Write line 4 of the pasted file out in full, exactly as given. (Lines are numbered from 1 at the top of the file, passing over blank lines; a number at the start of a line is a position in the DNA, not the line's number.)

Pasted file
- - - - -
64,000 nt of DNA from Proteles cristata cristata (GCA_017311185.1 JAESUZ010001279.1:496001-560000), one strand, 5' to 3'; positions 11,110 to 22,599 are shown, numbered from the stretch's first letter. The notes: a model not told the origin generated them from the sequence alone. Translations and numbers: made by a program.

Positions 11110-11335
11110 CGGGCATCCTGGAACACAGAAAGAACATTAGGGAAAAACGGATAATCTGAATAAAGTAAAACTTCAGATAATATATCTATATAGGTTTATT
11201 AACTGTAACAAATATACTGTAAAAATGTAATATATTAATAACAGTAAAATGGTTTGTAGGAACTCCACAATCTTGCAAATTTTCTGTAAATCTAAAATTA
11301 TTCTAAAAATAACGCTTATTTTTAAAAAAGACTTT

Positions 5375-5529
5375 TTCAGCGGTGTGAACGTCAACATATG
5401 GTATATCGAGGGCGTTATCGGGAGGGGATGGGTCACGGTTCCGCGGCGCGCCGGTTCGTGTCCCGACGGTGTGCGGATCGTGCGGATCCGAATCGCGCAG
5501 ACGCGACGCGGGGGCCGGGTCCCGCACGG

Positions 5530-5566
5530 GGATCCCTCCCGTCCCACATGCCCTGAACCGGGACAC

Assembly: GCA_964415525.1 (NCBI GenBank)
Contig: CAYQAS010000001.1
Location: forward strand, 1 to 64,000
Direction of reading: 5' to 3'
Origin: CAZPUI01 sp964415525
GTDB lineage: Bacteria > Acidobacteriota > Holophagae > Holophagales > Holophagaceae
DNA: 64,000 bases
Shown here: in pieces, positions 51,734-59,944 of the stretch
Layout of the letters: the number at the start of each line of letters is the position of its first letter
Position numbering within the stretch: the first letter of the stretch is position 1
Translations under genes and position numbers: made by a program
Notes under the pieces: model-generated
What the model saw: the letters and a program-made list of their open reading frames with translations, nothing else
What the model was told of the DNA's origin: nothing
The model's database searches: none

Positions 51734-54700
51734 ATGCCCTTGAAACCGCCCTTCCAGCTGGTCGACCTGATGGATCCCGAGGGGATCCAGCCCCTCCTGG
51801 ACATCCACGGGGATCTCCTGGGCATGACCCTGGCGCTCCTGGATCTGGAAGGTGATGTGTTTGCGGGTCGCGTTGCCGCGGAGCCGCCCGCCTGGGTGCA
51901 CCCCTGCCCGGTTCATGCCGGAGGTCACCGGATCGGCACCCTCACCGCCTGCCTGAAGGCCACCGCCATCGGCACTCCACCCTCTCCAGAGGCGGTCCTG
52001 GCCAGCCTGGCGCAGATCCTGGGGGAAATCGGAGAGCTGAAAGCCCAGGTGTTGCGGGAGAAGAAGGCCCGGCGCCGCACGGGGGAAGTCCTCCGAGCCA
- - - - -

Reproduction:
11201 AACTGTAACAAATATACTGTAAAAATGTAATATATTAATAACAGTAAAATGGTTTGTAGGAACTCCACAATCTTGCAAATTTTCTGTAAATCTAAAATTA